Fuel Up for the Slow Down

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On the first day of closed schools, volunteers with Fuel-Up Perry Harrison stuffed take-home grocery bags for almost 50 students who rely on the school for meals.
Julie Ricker, left, supervises packing Fuel-Up bags Monday morning.

Do you know a local organization tackling food scarcity during the COVID-19 closures? Let us know with an email and we’ll add it to our list. Check back to see how you can help.

Aviva Tulasi took her time opening the rear hatch of her Subaru Monday morning, as if the food and supplies stuffed inside it might explode out if released too quickly. Inside, jammed to the car’s ceiling and all the way to the front seats, were dozens of grocery bags and boxes of beans, pasta, bread, canned goods, fruit and other dried goods,  the haul from a weekend shopping spree.

After $3,000 in donations flooded in over the weekend, Aviva Tulasi filled her car to near-overflowing from local grocery stories.
“I was getting some dirty looks at Walmart,” she says. “People knew [other] people were hoarding, and I had this cart full of all these supplies.”

She was not stocking up for her own use. Aviva is the volunteer program coordinator for Fuel-Up at Perry Harrison, which each week packs 48 backpacks with take-home food for students whose families have told school officials they face shortages at home. During normal weeks, students in the program rely on Perry Harrison to get breakfast and lunch. But when Chatham County Schools announced last weekend that schools would close on March 16 for at least two weeks, it meant those students would lose access to meals at school (UPDATE: schools will be open for breakfast). During normal school breaks, like winter holidays or spring break, Fuel-Up sends home extra food to those families.

Julie Ricker, left, supervises packing up Fuel-Up bags Monday morning.

With the COVID-19-related closings, Aviva realized they’d need the same help and for a longer period of time. She put out a call on Fuel-Up’s Facebook page, asking for cash donations. By Sunday morning, she says, more than $3,000 had poured in.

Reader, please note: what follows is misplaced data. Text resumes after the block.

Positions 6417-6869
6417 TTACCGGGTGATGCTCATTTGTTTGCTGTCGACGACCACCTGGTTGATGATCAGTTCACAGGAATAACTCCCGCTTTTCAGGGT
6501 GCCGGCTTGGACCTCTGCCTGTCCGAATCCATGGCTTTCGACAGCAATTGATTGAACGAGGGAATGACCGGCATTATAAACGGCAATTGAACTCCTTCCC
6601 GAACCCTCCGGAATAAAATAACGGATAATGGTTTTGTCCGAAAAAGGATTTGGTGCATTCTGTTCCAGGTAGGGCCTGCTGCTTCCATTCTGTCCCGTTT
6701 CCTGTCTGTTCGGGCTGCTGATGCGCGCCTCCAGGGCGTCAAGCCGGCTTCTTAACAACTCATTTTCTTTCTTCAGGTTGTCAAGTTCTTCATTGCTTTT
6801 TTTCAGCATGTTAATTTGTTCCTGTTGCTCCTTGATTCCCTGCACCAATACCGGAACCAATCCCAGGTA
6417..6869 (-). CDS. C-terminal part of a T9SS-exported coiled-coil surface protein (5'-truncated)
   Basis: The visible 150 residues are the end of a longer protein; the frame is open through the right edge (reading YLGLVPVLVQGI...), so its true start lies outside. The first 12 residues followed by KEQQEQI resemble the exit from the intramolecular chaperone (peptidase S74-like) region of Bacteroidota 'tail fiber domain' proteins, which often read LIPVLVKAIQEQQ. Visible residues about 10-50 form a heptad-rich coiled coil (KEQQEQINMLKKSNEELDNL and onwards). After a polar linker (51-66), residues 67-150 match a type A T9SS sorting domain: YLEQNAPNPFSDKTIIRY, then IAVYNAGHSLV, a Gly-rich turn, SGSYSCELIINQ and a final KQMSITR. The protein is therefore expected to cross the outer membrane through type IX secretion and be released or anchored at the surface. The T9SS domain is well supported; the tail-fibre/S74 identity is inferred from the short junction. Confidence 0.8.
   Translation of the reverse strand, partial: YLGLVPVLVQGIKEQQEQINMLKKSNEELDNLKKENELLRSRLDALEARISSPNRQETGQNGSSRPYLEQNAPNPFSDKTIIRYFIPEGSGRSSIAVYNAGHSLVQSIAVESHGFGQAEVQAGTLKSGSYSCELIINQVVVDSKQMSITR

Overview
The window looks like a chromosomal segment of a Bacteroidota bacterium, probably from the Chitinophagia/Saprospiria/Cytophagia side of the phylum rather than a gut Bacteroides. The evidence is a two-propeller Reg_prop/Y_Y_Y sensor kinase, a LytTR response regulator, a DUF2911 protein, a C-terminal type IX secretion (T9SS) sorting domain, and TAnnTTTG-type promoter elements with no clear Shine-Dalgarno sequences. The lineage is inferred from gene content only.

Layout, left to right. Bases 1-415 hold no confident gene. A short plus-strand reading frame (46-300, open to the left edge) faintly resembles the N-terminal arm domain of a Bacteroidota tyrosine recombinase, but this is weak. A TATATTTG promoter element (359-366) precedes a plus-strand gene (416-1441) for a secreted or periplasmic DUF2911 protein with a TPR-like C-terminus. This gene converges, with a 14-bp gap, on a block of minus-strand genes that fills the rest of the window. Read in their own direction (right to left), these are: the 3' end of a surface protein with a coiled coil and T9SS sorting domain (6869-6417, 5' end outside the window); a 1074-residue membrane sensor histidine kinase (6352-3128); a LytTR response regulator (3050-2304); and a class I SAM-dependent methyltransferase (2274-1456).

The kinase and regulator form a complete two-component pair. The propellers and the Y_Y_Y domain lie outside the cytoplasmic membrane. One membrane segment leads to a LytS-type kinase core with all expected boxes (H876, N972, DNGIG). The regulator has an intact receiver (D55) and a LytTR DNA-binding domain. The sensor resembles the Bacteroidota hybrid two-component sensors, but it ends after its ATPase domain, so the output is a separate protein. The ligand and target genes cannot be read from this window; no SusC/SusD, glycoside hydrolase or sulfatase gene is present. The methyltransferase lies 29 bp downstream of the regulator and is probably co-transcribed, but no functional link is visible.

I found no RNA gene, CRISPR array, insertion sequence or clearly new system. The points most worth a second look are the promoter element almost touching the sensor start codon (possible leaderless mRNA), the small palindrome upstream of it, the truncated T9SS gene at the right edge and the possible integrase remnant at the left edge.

She hit the shelves at Walmart, Lowe’s and Harris Teeter for everything from canned tuna to Pop-Tarts to ramen to oranges. From the weekly backpack program, Aviva says, “we know what every kid likes and doesn’t like.”

Tatum, 10, loads tortillas in Fuel-Up bags.

Monday morning – the first hours of the school closure – a group of volunteers gathered around Aviva’s Subaru in her driveway. Aviva’s stepsons, Peter, 11 and Conor, 10; Julie Ricker, the Perry Harrison PTA‘s vice president; and sisters Jude White, 13, and Tatum White, 10. The group formed a human chain, unloaded 44 bags of groceries onto a waiting sorting table (Peter, Conor and Tatum attend Perry Harrison, while Jude is a seventh grader at Margaret B. Pollard Middle School). With about 50 grocery bags sitting ready, they systematically loaded each item. Six kids in the program have peanut allergies. Seventeen do not receive canned goods. Aviva held bags for each out and filled them separately. Using sharpies, the group labeled each bag by hand.

Though the groceries fit – barely – in Aviva’s car as bulk goods, the Fuel-Up bags filled the back of her car and another SUV. By 10:30, the bags were delivered to Perry Harrison, where parents will pick them up this week.

 

 

 

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These organizations will need volunteers and cash donations during the COVID-19 closures. Check with each organization to see if they need specific kinds of donations (food, etc.), but monetary donations are usually preferred. Send us more at matt@chathammagazinenc.com or on our Facebook Page.

 

CORA Food Pantry

Fuel-Up Perry Harrison

Pittsboro Elementary Panda Packs

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